First, to be clear: I will not be arguing that test takers who are blind or visually impaired — like Angelo Binno, whose settlement with the Law School Admissions Council may eventually force LSAC to change or remove the Logic Games section altogether — should have to take the Logic Games section on the LSAT. I am neither a medical expert nor a psychometrician, but after working with an untold number of students I feel confident saying that visual aids like set-ups and scenarios make these games more manageable for basically everyone. It seems manifestly unfair that test takers who cannot use such visual aids should be forced to take the section, and I applaud Binno’s fight to level the LSAT’s playing field.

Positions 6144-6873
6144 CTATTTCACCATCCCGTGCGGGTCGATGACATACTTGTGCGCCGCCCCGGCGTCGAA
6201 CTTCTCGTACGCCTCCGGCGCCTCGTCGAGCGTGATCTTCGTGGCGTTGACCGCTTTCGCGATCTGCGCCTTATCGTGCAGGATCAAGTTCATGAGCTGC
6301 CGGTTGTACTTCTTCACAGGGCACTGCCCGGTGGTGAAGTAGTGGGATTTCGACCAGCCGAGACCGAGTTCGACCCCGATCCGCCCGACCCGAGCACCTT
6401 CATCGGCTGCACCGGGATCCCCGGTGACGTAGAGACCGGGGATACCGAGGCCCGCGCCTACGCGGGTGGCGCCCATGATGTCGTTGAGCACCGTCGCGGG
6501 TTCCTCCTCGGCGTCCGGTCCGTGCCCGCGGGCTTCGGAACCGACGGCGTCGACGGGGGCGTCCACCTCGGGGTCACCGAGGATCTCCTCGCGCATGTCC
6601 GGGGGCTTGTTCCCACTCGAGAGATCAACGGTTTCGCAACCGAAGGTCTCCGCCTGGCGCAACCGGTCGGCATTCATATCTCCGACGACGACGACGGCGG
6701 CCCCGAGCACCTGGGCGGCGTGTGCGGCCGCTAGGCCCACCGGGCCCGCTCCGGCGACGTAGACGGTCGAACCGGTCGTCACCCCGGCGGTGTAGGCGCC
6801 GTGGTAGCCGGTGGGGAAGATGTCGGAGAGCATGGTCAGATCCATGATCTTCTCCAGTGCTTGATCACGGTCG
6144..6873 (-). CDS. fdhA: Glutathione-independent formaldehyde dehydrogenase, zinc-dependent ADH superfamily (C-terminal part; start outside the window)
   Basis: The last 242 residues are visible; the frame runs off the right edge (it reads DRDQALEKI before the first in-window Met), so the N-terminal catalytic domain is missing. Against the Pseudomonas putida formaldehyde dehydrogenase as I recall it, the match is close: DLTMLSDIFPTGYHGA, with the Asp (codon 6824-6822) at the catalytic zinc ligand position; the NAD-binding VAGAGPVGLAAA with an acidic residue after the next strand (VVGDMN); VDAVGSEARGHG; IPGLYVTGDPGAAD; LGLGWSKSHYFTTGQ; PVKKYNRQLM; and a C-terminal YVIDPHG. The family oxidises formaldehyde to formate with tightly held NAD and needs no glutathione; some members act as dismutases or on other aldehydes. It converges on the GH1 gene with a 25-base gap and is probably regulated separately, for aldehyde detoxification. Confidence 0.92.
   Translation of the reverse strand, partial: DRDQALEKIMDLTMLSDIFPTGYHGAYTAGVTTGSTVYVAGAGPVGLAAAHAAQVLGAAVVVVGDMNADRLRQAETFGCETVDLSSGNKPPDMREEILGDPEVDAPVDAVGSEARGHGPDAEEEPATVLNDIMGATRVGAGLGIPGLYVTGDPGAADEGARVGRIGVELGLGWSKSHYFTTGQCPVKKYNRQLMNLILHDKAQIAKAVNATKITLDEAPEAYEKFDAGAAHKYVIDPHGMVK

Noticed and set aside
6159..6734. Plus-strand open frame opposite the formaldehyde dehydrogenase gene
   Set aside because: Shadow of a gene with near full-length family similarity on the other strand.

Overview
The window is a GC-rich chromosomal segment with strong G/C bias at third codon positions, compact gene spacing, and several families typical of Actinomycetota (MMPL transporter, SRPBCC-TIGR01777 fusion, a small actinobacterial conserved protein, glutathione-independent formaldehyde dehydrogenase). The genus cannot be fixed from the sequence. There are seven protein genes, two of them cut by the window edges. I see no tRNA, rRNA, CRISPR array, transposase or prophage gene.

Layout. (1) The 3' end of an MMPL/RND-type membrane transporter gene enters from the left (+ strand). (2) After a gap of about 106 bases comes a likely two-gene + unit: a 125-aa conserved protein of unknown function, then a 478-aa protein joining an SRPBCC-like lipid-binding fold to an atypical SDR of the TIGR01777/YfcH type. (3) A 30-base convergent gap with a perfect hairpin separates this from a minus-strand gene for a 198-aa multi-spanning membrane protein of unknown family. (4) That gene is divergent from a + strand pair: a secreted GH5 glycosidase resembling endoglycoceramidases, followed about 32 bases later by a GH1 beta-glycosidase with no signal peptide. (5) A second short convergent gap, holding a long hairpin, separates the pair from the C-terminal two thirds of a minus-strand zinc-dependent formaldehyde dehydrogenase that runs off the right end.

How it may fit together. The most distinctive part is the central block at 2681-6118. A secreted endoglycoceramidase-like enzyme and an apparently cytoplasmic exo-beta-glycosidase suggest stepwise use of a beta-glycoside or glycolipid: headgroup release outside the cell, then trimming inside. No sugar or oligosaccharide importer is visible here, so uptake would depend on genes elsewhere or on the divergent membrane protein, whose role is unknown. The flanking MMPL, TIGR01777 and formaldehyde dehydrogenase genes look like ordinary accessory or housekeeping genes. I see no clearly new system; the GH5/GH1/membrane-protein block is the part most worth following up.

For years, law schools were wedded to the LSAT. Like any marriage, it had its ups and downs, but it was a bedrock relationship. The LSAT, after all, was the test developed for law schools. The LSAT pledged to help law school assess the lawyerly mettle of applicants; law schools promised to use the LSAT as its primary means of applicant appraisal. Through these vows, a mutually beneficial partnership was forged.